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Teena, Banig, Ingrid, Isabel For Summer Sandalsmules For 2019
March 5, 2019 | maigne

What are the reasons why Teena, Banig, Ingrid, and Isabel are great as summer sandals for 2019?

  1. These fit the summer season
  2. Great additions to your summer wardrobe
  3. It supports local communities
  4. These help the environment
  5. These are rooted in tradition

 

Teena, Banig, Ingrid, Isabel sandals differ from other shoes for sale in the Philippines because they make use of materials that are indigenous to the country. Not only do they look unique, but they make great summer sandals for 2019 because of these reasons.

 

These fit the summer season

Ingrid
Ingrid

 

In the summer, shoes for women in the Philippines should focus on these things: comfort and ease of wear.

You should wear comfortable shoes because this is the season that calls for memorable travels and fun-filled events. Since you walk for hours, your feet need to be snug and comfortable. For these occasions, footwear with any sort of heel is a big no-no. When it comes to easy to wear shoes, you would want footwear that have don’t put your feet in an unnaturally high position and are not held up by thin straps. Thin straps can injure your feet because they can leave chronic stress to your muscles.

The summer sandals featured here will keep you away from these problems because they will not put pressure on your delicate feet due to their base being flat. Your feet will stay balanced since you are positioned in a naturally-low position. Lastly, their straps are not thin at all and it will cover the whole area of your toes to keep you away from accidental boo-boo’s.

 

Great additions to your summer wardrobe

 Teena, Banig, Ingrid, and Isabel are a great addition to your summer wardrobe because all of these sandals have upper soles with unique patterns. Teena, Ingrid, and Isabel have a similarly designed upper sole, as these all have braid-like details running throughout the surface. Banig, contrastingly, have chessboard like squares.

Besides having unique patterns, these can fit almost any summer outfit because these sandals have differing hues of neutral brown. These flats would look great with Tutum’s Ethan Top:

 

Ethan Top
Ethan Top

 

It supports local communities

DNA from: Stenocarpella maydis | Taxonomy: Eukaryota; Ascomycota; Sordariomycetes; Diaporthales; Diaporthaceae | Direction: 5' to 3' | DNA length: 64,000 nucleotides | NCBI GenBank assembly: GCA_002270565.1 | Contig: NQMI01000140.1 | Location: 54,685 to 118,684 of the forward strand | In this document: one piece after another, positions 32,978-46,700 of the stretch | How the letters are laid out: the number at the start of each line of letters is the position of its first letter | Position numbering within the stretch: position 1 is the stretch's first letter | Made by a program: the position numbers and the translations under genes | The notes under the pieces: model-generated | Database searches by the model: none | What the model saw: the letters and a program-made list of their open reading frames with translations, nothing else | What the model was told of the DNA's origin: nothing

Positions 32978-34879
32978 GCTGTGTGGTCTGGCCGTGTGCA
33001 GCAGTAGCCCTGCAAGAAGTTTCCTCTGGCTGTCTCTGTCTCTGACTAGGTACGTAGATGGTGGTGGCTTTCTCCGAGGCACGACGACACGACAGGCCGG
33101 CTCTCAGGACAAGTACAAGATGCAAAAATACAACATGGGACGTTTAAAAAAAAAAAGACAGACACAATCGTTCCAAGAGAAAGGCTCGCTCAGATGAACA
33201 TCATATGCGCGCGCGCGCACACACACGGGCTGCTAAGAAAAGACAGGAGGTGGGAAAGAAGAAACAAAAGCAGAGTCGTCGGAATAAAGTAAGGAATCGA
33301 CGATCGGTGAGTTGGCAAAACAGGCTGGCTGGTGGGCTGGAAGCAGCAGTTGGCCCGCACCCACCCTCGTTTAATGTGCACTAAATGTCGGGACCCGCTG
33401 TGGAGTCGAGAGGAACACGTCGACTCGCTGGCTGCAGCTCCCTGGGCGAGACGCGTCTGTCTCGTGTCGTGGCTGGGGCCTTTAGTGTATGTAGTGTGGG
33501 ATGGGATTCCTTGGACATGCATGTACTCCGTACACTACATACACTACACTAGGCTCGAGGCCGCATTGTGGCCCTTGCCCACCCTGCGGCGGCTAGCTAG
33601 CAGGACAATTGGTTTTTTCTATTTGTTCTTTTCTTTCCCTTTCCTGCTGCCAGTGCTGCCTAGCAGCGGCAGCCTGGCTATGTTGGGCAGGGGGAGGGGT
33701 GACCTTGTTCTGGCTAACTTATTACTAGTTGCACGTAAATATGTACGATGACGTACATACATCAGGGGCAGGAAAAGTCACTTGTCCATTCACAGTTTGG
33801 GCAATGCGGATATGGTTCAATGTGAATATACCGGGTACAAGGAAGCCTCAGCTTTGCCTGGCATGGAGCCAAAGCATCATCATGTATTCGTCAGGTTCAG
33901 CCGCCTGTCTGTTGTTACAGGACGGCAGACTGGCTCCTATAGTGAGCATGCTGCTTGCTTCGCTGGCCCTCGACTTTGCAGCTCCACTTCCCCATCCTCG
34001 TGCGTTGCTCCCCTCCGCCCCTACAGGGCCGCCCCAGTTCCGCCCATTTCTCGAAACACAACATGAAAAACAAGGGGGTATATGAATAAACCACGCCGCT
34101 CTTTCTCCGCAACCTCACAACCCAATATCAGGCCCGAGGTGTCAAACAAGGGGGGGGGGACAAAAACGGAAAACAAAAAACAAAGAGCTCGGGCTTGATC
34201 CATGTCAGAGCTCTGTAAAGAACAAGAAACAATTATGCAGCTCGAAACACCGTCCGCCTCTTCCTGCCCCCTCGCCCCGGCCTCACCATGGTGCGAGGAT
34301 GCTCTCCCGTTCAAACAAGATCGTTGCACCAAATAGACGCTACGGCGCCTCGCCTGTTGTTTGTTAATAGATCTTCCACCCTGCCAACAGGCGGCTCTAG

Isabel
Isabel

 

Many locals are dependent on the sales of the abaca plant for a living. Abaca is a popular material for shoes for sale in the Philippines which helps them grow financially.

Before, abaca was seen as a plant with limited potential. It was mainly used by indigenous groups to make their own set of clothes and marine cordage. Thanks to the Department of Agriculture’s commitment to reviving the abaca industry, the plant is now used to make more products. Additionally, foreign countries such as Ecuador also demand abaca to be exported to them.

Whenever you buy abaca shoes for women in the Philippines, you give farmers more chances of gaining a sufficient amount of income per day. In fact, most of them can get 1000 pesos salary for every 10 kilos harvested a day.

 

These help the environment

Teena
Teena

 

Thanks to increasing consciousness of environmental conservatism, shoemakers have been on the lookout for renewable sources and abaca and bariw leaves are two of those.

Inherently, the industry of footwear was an industry that produced a lot of waste because a lot of the materials – such as plastics –  used were not-biodegradable for the longest time. Thus, they would last a long time as thrown-out litter in the landfills. Additionally, the chemicals used to make them would harm bodies of water and the homelands of people.

Abaca plants are great as shoe materials not only because they eventually biodegrade to the earth, but planting them also protects the Philippines from erosion and strong rains.

 

These are rooted in tradition

Rhea Banig
Rhea Banig

 

Abaca, the material used for Teena, Ingrid, and Isabel sandals have been used for a long time in the Philippines. This is the same with Banig.

Abaca, as a plant indigenous to the Philippines, was used by our ancestors as a material for clothing since 1521. The plant was one of the main reason American and Japanese foreigners were interested in the country during 1900. They planned on starting abaca plantations of their own for export purposes. Abaca is a plant that has traditionally appeal to locals and foreigners.

Now, abaca is still traditionally used to make a lot of these handmade products.

  • Ropes
  • Filters
  • Tea bags
  • Bags
  • Textile clothing
  • Baskets
  • Paper sheets

Banig, on the other hand, is a hand-woven mat that was pioneered by the town of Libertad. Even before the colonization of the Spaniards, banig has traditionally become a place of rest and sleep for many Filipinos. The banig is well-loved because of the hand-woven pattern it displays. This unique pattern is a culmination of the artistry and hard work of the makers.

 

Key Takeaway

Using natural plant fibers for these 4 sandals make them stand out in so many ways. Each of them has an artistic pattern because it represents the unique handwork of their makers. These sandals represent a change in how Filipinos are starting to care more about where their footwear came from and how it can help the environment. Not only are they stylish, but they are great for a purpose. Why not cop one of them for your summer escapades this year?

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